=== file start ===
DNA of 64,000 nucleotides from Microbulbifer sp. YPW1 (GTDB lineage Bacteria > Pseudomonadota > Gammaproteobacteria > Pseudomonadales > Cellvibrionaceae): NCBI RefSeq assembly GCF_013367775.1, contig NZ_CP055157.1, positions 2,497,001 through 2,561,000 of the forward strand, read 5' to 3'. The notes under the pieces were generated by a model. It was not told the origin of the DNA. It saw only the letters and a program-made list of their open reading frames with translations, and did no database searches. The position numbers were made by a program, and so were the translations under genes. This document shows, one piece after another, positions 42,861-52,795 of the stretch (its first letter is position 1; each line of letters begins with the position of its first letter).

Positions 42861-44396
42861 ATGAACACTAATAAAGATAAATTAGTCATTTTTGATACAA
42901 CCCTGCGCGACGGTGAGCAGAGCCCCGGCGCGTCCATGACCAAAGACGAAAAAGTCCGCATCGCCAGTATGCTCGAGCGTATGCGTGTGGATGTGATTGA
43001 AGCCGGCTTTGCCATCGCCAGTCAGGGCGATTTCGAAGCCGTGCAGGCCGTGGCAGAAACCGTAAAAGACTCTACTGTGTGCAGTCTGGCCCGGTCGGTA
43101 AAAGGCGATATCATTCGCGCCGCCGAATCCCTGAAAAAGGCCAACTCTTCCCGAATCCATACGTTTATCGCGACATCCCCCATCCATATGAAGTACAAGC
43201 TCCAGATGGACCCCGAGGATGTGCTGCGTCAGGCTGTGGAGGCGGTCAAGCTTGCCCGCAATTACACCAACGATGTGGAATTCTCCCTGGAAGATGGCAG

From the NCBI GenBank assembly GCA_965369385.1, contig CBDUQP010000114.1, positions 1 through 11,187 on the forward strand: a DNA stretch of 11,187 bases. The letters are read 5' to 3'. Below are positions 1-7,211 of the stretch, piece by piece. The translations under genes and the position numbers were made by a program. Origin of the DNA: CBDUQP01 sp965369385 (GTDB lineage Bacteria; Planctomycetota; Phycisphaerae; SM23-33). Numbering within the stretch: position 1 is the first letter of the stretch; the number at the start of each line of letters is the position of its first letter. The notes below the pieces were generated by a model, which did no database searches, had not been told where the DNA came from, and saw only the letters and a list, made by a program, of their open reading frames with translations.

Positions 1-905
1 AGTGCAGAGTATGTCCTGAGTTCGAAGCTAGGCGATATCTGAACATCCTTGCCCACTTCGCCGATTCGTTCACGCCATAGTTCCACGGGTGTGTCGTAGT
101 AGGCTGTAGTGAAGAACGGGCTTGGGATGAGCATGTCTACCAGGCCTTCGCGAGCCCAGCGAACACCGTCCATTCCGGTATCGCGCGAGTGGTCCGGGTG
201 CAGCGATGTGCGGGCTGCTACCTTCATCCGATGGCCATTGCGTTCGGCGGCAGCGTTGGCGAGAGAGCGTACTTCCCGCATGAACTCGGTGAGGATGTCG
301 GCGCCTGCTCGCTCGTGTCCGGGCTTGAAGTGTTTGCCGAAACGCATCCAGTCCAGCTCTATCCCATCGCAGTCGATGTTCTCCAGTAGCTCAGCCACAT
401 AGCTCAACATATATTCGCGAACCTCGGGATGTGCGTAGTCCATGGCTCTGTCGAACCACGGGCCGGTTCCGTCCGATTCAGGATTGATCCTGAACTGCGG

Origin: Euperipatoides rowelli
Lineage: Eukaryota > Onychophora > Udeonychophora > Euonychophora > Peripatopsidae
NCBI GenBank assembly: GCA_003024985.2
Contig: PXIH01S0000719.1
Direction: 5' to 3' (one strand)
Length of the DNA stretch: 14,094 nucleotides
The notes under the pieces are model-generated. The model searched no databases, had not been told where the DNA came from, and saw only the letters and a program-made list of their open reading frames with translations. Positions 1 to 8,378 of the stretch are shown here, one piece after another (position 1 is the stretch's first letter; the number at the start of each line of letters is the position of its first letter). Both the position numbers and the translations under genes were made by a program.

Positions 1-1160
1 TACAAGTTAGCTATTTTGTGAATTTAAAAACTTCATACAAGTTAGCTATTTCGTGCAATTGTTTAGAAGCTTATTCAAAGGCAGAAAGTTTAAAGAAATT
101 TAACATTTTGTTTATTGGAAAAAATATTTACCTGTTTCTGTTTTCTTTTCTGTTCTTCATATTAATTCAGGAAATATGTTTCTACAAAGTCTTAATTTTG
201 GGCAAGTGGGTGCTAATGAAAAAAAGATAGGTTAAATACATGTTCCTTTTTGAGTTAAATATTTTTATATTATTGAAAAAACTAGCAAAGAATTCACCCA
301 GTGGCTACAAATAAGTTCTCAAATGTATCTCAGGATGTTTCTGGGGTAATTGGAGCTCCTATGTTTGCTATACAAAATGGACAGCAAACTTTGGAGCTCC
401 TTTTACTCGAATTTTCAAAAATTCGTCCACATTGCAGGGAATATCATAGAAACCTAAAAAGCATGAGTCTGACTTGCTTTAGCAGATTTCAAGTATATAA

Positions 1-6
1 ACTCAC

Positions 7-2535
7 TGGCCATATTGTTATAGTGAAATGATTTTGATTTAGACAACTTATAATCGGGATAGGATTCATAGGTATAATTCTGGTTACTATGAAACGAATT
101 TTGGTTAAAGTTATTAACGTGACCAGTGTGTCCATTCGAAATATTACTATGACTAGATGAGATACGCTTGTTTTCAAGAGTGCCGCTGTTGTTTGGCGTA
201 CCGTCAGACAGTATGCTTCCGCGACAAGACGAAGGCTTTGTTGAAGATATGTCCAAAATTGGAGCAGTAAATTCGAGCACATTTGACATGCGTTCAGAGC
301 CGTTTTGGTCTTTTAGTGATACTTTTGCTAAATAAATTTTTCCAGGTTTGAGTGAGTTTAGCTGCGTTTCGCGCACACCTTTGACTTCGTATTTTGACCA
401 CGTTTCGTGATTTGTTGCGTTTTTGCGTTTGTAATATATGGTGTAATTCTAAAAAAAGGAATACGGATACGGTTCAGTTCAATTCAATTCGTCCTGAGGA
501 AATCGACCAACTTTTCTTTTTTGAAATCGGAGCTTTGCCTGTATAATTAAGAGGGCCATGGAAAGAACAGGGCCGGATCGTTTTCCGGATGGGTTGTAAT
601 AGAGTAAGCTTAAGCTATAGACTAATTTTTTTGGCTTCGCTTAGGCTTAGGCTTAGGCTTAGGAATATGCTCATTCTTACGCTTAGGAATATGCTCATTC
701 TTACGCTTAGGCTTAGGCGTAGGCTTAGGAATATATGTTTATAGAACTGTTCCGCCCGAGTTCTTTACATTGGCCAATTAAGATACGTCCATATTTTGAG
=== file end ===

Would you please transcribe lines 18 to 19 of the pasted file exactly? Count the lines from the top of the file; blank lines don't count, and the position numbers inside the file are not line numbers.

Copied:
Contig: PXIH01S0000719.1
Direction: 5' to 3' (one strand)